Call of Duty Vanguard is out now and despite going back to World War 2 along with its own issues, the CoD formula is still good for casual fun. The new game released, as usual, with a fairly short campaign, multiplayer and zombies game modes along with sharing content with Call of Duty: Warzone.
Call of Duty Vanguard Campaign Review
Vanguard’s campaign follows a non linear story focused on six (really, five) characters who form a secret team to take down Hermann Freisinger and his splinter group of Nazis both before and after the death of Hitler. Coming in just under 6 hours, the campaign is classic over the top Call of Duty action set pieces with just enough story to not get boring, with surprisingly decent character work that by the end of it may deserve sequels for further exploration. Compared to previous CoD campaigns, I’d say it’s sort of similar to the Modern Warfare trilogy (or even the 2019 reboot) both in terms of tone and character.
The campaign is split into 9 main missions, all of which will let players take control of each of the six team members as seen in the game’s main plot. Each of the ‘backstory’ missions explore pivotal moments in WW2 and while we’ve seen that before, I couldn’t help but feel a little surprised by just how much more interesting they can seem with the right kind of writing. This isn’t to say that the characters are as memorable as say Captain Price from MW, but I really wouldn’t mind seeing them again in a sequel. Like so many CoD campaigns before it, Vanguard mixes it up by including a variety of missions and combat situations that aren’t just corridor shootouts. There are stealth sections, aerial dogfights, an almost exclusively sniper mission, one on a moving train track, and more. Each of the playable characters have their own unique gameplay mechanics such as light parkour, or the ability to switch up throwable weapons, or even a ‘focus mode’ which can highlight enemies through walls and deep foliage. Thankfully, these mechanics aren’t overused and the non-linear nature of the missions make it so that you’ll never be using them so much that they’ll feel overpowered. The final mission (minor spoiler) sees the player take control of each character in succession which makes the otherwise dull endgame quite fun.
The campaign is also well polished as I never ran into any glitches or bugs, or any severe framerate drops. It’s safe, but that’s not a bad thing.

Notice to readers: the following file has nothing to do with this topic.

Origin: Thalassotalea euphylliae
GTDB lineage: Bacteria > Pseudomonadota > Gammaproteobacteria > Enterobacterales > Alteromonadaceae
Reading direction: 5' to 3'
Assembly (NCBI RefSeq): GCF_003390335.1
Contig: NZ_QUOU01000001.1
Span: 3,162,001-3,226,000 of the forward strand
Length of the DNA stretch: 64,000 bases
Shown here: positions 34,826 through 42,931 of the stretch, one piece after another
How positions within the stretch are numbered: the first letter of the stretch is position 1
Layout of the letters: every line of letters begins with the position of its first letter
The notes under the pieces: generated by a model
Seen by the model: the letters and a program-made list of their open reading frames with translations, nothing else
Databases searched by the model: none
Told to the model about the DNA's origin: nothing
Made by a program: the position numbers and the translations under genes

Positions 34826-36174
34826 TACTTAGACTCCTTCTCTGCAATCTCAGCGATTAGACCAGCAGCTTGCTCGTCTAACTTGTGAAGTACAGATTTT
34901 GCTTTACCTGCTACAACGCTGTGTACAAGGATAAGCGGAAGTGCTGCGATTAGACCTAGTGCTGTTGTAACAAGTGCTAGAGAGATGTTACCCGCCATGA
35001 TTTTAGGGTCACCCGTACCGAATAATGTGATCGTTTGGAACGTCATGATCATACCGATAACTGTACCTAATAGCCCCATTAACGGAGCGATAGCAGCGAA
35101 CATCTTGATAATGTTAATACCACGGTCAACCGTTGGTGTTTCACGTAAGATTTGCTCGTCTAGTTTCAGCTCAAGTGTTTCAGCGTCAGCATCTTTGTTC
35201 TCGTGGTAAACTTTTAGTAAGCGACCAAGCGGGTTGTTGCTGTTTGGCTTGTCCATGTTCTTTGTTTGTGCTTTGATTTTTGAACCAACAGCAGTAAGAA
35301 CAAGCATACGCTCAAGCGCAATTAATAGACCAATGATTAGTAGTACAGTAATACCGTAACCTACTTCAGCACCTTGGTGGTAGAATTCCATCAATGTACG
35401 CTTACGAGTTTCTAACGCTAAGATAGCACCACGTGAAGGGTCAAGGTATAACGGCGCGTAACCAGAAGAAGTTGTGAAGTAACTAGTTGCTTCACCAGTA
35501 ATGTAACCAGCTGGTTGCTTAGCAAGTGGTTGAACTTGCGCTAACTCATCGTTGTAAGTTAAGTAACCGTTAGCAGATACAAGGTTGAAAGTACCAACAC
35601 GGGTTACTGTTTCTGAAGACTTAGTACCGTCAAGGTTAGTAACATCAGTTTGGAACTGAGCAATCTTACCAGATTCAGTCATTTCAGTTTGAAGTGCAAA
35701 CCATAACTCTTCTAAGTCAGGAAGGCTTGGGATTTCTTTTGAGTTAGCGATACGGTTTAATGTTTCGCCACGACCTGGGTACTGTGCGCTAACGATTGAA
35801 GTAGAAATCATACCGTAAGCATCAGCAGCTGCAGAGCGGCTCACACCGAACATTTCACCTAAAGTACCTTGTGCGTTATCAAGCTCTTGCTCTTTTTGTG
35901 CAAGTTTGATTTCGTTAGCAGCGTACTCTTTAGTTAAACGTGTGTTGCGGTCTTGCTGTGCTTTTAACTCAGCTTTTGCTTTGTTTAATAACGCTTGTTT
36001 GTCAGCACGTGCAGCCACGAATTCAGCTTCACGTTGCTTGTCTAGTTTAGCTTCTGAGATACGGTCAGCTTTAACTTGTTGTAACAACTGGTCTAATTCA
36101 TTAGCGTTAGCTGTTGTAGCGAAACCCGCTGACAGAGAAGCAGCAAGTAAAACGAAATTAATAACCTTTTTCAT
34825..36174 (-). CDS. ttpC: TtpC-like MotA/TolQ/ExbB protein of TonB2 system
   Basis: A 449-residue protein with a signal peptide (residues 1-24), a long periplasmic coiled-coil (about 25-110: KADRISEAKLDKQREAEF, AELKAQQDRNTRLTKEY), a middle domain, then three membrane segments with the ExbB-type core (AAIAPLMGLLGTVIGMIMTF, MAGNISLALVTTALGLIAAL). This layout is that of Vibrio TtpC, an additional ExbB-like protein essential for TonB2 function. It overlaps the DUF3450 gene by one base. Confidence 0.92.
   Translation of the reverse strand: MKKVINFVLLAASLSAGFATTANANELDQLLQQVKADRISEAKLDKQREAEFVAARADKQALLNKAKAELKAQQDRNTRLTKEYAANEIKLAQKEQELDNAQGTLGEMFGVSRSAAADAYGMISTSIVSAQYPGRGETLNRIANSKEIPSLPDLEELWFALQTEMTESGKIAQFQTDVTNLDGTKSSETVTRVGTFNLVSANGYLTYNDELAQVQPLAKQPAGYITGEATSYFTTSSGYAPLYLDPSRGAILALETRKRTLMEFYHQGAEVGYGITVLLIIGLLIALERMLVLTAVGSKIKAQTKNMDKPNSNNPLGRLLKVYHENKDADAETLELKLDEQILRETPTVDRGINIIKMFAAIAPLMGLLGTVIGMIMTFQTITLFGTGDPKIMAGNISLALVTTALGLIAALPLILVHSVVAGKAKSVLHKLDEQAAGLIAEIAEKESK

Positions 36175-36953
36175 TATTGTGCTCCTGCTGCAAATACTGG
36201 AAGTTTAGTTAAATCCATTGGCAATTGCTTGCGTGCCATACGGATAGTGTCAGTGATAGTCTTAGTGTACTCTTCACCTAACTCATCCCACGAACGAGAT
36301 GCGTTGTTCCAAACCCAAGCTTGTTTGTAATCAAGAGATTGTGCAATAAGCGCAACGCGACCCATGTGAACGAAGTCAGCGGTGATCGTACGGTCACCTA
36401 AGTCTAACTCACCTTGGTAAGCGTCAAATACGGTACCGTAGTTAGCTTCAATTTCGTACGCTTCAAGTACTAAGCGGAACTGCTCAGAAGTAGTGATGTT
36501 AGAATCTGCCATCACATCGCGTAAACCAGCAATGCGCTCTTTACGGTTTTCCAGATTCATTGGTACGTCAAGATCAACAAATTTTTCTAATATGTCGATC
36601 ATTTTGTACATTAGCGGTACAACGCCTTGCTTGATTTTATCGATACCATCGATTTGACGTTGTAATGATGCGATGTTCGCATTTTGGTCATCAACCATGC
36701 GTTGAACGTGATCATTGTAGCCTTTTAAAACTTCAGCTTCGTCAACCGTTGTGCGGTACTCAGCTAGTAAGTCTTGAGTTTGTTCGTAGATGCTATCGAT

By the end of my 6-hour playthrough the somewhat abrupt ending left me a little disappointed, making it clear that Vanguard’s writers really want to tap into sequels/spinoffs. Call of Duty has had multiple sub-franchises with their own continuities within them for a long time, but I honestly think it’s about time we leave the WW2 era for at least a few more years.
Call of Duty: Vanguard Multiplayer Review
As any veteran follower of the series knows, the campaign can be a glorified tutorial for the real meat of the game that carries them for years on end – the multiplayer. While I personally don’t spend too much time in that mode to care about the progression meta-game, I also don’t mind jumping in for quick, fast paced shootouts testing my button mashing reflexes. My thoughts on the multiplayer mode are pretty much the same as I had during my time with the game’s beta period, which is to say it’s satisfying but not without its issues, which mostly boil down to mediocre map variety and visibility issues.
Other than extra game modes and difficulty options (tactical pacing modes), it appears that Sledgehammer Games has also listened to the feedback for control schemes on the console version of the game. In my beta impressions I noted that the DualSense controller feedback was too pronounced leading me to disable them during competitive play. The released version of the game seems to have nerfed the effect quite a bit so as to not be downright annoying. It appears that after a year of games releasing on the PS5, developers are finally aware of how much sensitivity players are really accustomed to when it comes to controlling their video game characters. It’s too bad that Sledgehammer (or rather Activision) still uses the same old UI which emphasises micro-transactions and battle passes over the game’s actual content.